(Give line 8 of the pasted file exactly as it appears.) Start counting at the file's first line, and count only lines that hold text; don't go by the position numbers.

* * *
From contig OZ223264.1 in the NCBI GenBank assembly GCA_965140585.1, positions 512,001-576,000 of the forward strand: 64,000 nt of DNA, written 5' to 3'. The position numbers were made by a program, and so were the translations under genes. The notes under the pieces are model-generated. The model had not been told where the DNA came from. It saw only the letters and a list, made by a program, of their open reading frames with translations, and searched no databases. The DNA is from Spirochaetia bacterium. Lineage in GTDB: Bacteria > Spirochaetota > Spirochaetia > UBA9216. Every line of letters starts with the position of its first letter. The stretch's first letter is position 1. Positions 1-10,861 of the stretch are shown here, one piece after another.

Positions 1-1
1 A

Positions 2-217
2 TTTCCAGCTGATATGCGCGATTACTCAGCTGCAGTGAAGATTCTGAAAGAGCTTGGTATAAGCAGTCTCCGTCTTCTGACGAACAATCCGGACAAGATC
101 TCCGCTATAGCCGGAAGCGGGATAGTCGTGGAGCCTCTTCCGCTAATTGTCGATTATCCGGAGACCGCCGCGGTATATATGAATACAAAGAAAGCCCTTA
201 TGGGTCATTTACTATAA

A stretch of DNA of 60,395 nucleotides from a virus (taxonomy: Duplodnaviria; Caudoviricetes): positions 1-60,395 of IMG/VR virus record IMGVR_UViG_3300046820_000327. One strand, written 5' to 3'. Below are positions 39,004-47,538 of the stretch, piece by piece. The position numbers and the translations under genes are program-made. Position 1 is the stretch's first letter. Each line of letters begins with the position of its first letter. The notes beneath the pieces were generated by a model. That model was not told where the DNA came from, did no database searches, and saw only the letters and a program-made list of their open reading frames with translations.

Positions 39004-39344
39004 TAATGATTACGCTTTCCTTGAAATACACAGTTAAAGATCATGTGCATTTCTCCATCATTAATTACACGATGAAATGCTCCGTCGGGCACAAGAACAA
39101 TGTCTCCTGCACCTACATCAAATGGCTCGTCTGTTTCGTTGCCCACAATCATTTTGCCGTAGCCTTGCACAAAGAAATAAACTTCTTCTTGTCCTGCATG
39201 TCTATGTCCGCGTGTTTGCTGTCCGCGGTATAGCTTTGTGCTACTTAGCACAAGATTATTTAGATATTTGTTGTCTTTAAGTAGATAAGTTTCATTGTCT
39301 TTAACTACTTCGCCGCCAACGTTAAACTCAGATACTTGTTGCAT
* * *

A stretch of DNA of 60,395 nucleotides from a virus (taxonomy: Duplodnaviria; Caudoviricetes): positions 1-60,395 of IMG/VR virus record IMGVR_UViG_3300046820_000327. One strand, written 5' to 3'. Below are positions 39,004-47,538 of the stretch, piece by piece. The position numbers and the translations under genes are program-made. Position 1 is the stretch's first letter. Each line of letters begins with the position of its first letter. The notes beneath the pieces were generated by a model. That model was not told where the DNA came from, did no database searches, and saw only the letters and a program-made list of their open reading frames with translations.